8. They are adaptable. Intelligent people can adjust to changing circumstances and environments without losing their composure or confidence. They can handle uncertainty and ambiguity with ease and grace. They can also switch between different tasks, roles, or perspectives without difficulty or hesitation. They are flexible and versatile in their thinking and behavior.

9. They are creative. Intelligent people can come up with original and innovative solutions to problems or challenges. They can think outside the box and beyond the conventional wisdom. They can also use their imagination and intuition to create something new or unique out of nothing.

10.They are humble. Intelligent people don't let their intelligence get to their heads. They don't think they are better than anyone else or look down on others who are less knowledgeable or skilled than them. They acknowledge their limitations and weaknesses and strive to overcome them. They also recognize their strengths and talents and use them for good purposes.


Image from SaleenArt.


Nurturing Our Ideas

To become a good source of ideas, you have to do more than write them down. Greg Satell has done a good job of describing the support system necessary to bring ideas to life.

Digital Tonto: 4 Things I've Learned about Ideas, 2023-Jun-18 by Greg Satell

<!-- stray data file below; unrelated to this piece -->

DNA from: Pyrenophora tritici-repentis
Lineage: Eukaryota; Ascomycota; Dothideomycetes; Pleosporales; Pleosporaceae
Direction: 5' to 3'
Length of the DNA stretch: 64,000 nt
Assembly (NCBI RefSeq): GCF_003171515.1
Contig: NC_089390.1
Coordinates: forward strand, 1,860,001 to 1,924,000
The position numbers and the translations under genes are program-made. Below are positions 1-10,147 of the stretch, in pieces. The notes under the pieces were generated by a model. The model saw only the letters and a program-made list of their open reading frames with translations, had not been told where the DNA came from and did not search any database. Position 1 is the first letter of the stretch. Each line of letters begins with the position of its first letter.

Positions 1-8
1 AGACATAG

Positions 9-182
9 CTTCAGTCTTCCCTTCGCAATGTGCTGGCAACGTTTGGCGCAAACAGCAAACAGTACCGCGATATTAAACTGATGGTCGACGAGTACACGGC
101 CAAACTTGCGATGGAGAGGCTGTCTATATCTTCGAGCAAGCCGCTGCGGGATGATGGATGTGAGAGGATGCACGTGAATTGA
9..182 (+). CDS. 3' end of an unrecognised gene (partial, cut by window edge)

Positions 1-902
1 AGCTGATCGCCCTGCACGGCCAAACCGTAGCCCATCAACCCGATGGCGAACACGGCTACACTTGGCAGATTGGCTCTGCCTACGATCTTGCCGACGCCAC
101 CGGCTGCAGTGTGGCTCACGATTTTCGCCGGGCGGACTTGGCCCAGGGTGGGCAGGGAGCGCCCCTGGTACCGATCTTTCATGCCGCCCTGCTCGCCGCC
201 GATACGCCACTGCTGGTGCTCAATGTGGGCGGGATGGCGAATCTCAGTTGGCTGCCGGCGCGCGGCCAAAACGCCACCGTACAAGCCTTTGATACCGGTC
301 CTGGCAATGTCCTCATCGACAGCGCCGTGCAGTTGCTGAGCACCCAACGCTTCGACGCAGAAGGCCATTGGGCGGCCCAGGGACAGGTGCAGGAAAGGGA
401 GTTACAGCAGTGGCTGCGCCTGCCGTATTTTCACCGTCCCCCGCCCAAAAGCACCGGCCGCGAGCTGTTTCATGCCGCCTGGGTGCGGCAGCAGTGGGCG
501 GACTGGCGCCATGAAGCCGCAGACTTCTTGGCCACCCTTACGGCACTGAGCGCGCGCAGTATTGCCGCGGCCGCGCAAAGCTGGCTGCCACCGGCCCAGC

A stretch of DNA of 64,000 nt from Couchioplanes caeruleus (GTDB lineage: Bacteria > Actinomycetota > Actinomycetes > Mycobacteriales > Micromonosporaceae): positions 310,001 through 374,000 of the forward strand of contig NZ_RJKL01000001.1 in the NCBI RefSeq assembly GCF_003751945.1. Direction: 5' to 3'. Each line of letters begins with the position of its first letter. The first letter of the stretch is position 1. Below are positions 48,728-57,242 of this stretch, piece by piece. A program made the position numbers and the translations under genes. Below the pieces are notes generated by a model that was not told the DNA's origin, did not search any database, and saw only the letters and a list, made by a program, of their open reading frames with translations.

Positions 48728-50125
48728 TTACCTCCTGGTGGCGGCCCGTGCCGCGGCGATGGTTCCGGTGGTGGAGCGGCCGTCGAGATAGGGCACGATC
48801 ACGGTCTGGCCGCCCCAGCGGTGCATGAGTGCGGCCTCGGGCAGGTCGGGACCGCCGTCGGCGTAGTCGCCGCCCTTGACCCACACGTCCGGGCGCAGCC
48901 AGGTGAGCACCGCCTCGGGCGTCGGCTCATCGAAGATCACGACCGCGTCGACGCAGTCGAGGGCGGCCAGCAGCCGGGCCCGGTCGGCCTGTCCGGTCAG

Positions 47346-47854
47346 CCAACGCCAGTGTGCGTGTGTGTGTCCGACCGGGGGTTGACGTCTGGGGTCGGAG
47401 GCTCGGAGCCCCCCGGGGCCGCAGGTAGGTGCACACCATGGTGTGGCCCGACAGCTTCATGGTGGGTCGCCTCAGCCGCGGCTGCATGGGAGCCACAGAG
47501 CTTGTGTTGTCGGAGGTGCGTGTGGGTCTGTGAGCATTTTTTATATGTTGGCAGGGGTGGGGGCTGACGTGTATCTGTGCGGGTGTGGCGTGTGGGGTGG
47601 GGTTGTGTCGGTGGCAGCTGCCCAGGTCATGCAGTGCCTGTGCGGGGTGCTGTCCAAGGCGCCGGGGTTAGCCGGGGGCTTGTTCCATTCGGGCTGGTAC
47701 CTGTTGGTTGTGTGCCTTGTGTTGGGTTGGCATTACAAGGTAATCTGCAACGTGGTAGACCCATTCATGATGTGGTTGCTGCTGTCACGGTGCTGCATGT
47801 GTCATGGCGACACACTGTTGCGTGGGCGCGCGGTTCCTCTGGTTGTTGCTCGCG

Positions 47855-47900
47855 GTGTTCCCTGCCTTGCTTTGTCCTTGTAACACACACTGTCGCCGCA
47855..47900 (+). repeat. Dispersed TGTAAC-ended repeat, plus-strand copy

...creating, parsing and evaluating ideas is a skill that must be practiced and honed over time. Here are 4 things to keep in mind.

1. Ideas can come from anywhere 

2. Ideas need to develop over time

3. Ideas need ecosystems

4. You need to let the muse know you’re serious.

So I plan to actualize these concepts in my life and work:

  1. I'm already in the habit of reading widely and exploring new places. To move up to the next level of idea nurturing, I need to LISTEN more carefully to other people's ideas. The Thinker's Toolbox is good but it requires being able to sit and take notes. Rolf Smith recommends keeping a slips of paper in your pocket (or purse) and writing ideas down as you hear them. Most importantly, when I hear someone spout a good one, I will tell them I'm writing it down and giving them credit. (Just as Rolf has instructed me!)

  2. To encourage ideas to grow over time, I'll get a small spiral notebook I can carry around. When I'm waiting around, I can flip through it and re-ignite some ideas.

  3. I already have an idea nurturing group of innovator friends. We talk about our ideas once a week. What I need to do next is tell people who might be affected by my ideas about my ideas and invite them to comment and connect with me in the future.

  4. To become more tenacious, I'm going to stick with something I SO much want to stop: maintaining my project list. It's disheartening to see ideas just sit there on the list because I don't have time or resources to act on them. I'm going to try and make my project list more enjoyable and fun to peruse.


Better Storytelling with 3 Reveals, from Ann Handley

I'm still on the road to become a good storyteller, and Ann Handley recently offered a great tip. (A-ha: better way to connect with the reader.)

Total Annarchy newsletter: Yes, You Did See Me on MasterChef, 2023-Jun-4 by Ann Handley